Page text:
in Julian time, then in the Netherlands in Gregorian time, then again in the
colonies in Julian time. I am not
concerned about these minor ten-day time shifts – my goal is to write a
contemporaneous record, so if someone is born on 23 May according to the local
calendar, that’s what I use. I am not
concerned, almost four hundred years later, with the loss of those ten days in 1752.
is important to understand this complex topic before you start to dive into
family history research and documentation. You need to establish the protocol that works best for you and then
stick to it. If you are creating
significant written records, you may want to include an explanation of your
protocol in some kind of introductory document so that future researchers will
know exactly how you approached your dates. Here is my explanation:
dates: My dating protocol follows the
accepted genealogical standard of listing dates in the following order: Day Month Year. If I see a birth record written as July 16,
1862, I write it as 16 July 1862. Events
that took place between 1 January and 25 March in England and the Colonies are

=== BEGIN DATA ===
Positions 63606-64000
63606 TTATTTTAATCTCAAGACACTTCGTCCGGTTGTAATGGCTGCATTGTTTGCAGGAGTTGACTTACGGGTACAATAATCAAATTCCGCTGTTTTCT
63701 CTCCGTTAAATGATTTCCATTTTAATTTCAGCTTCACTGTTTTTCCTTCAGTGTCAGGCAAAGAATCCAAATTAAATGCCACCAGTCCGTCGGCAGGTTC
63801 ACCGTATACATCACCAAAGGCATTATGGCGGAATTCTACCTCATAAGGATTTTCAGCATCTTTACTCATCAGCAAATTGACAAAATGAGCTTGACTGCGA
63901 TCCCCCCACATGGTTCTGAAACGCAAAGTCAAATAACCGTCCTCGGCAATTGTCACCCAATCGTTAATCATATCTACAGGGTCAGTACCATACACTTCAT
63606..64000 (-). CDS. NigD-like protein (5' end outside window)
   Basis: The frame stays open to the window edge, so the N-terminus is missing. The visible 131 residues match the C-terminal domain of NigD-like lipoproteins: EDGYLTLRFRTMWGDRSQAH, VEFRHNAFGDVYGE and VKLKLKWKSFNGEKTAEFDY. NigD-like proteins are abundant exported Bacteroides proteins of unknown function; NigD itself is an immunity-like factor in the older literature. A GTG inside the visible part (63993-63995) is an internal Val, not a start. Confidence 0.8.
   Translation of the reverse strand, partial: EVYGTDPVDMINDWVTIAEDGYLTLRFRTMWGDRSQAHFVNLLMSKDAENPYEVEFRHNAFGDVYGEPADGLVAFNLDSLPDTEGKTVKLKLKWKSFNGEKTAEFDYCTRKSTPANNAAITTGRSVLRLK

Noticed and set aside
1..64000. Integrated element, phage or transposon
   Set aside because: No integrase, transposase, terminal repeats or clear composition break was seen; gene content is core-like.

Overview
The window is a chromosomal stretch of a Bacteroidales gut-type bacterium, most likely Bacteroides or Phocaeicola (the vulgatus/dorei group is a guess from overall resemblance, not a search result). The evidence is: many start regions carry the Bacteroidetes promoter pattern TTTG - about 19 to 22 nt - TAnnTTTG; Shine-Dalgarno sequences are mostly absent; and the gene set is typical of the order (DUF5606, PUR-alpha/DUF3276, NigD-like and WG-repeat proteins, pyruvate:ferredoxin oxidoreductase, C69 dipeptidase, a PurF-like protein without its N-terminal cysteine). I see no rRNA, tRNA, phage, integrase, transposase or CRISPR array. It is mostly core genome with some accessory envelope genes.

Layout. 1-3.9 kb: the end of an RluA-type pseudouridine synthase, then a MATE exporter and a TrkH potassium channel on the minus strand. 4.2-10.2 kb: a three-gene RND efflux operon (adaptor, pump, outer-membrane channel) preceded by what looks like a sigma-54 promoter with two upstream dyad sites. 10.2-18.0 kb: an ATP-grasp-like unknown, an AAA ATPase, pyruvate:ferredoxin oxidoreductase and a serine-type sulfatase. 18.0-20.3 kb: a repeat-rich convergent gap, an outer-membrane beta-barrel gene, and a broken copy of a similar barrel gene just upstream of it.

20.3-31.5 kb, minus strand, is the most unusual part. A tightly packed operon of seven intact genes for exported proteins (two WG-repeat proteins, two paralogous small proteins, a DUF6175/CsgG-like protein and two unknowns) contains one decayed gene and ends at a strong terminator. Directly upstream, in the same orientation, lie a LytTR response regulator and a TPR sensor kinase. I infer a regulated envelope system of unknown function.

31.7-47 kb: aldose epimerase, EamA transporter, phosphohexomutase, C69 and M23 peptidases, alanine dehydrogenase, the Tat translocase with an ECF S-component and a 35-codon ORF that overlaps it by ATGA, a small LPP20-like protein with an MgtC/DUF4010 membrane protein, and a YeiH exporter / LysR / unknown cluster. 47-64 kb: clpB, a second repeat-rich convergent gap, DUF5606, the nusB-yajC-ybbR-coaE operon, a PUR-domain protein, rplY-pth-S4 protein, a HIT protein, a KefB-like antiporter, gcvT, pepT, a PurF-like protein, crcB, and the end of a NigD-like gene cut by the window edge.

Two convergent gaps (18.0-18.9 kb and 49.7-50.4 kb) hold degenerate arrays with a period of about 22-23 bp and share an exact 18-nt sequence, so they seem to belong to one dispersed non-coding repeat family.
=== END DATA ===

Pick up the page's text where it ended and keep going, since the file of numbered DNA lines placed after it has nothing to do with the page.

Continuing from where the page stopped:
noted with the legal year and the calendar year (2 January 1674/5) in which the
earlier year indicates the legal year (which ends on 25 March) and the later
year indicates the calendar year (which started on 1 January).
adopted the Gregorian calendar on a sliding schedule, losing ten or more days
in the year of conversion, so 2 January did not fall on the same actual day
from one country to the next. In these
cases I ignore the discrepancy unless there will be confusion from the dating
discrepancy, in which case I will add a note about the calendar shift.
Gregorian calendar. (2017, January 11). In Wikipedia, The Free Encyclopedia. Retrieved 13:18, January 11, 2017, from
Hicks Multi-Year segment: Carl Boyer III, Ancestral Lines, 3rd Edition, p.300. Publ. 1998.
Mann Multi-Year segment: Robert Charles Anderson, Great Migration: Immigrants to New England, 1634-1635, volume V, M-P, p.9. New England Historic and Genealogical Society, 2007.
Pope Gregory Engraving: By E. Hulsius (engraver, presumably Esaias van Hulsen, active in the first quarter of the 17th century) - Engraving, 30.5 x 18.6 cm / Sheet: 32.1 x 20.6 cm. Retrieved from the Smithsonian Institution Libraries, Gregory XIII, Pope (1502 - 1585), Public Domain,
Julian to Gregorian Depiction: By Asmdemon - Own work, CC BY-SA 4.0,
Marriage Certificate: Public Domain,